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PhD program

The purpose of earning a Ph.D. in philosophy is to become an independent scholar as well as a teacher of the subject. Perhaps the most important achievement during the Ph.D. is the writing of the dissertation, which is typically a student's first substantial and original scientific contribution to philosophy. The course work to be achieved in advance of the dissertation serves to prepare both for the preparation of the dissertation and for teaching. In addition to academic achievements and the dissertation, Ph.D. Columbia students are required to participate in the teaching of undergraduate courses as part of their doctoral training.

On the way to Ph.D. in philosophy, students acquire an M.A. (Master of Arts in Philosophy) and an M.Phil. (Master of Philosophy in Philosophy).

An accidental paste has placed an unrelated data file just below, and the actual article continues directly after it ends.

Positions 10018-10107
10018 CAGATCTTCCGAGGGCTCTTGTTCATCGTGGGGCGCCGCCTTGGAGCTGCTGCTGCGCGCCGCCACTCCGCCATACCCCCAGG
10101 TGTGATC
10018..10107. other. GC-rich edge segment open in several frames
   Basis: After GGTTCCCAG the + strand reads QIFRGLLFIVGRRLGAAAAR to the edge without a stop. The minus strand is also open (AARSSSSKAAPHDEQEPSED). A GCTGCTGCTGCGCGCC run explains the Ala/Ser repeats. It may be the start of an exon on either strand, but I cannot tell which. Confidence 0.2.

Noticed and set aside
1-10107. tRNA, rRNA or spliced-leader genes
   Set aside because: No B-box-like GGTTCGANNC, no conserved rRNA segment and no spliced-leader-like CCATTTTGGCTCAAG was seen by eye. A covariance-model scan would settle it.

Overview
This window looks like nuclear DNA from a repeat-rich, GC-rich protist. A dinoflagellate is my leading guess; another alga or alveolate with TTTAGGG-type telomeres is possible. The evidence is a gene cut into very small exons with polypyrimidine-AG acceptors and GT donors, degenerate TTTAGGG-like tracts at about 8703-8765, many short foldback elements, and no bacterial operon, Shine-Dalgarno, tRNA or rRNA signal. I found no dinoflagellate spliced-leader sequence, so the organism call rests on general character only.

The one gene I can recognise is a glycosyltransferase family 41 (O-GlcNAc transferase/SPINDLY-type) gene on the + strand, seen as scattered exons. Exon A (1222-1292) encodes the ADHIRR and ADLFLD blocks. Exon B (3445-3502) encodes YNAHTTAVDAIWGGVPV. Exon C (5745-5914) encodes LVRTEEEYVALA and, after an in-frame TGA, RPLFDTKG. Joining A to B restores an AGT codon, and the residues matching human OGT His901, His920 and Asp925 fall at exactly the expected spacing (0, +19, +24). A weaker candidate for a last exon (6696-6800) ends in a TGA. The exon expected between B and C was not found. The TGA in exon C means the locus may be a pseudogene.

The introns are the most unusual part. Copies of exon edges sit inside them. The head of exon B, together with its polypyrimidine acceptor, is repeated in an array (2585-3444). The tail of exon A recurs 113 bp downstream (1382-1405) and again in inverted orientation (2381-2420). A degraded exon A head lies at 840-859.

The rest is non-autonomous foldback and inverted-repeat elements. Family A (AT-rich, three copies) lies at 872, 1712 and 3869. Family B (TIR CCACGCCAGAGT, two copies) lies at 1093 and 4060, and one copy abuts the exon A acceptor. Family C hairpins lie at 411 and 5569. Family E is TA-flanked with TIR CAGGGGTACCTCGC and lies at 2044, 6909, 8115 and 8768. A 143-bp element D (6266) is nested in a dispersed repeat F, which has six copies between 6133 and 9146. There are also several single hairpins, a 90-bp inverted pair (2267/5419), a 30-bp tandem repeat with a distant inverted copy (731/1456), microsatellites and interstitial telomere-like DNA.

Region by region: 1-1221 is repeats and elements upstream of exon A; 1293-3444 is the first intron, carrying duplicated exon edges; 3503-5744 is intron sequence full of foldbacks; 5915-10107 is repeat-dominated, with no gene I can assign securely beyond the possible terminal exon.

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Note on entry in 2021:

In response to the disruptions caused by the Covid-19 pandemic, the Institute of Philosophy has decided to suspend approval for its doctoral program for autumn 2021. This one-year break enables us to provide additional support to our current PhD students in their work on unforeseen needs that have arisen since the beginning of the pandemic. We strive to devote our full attention and support to our current doctoral students and to supervise them closely so that their research can recover as quickly as possible. We are also committed to ensuring that our prospective PhD students receive the richest, most rewarding program we can offer this year.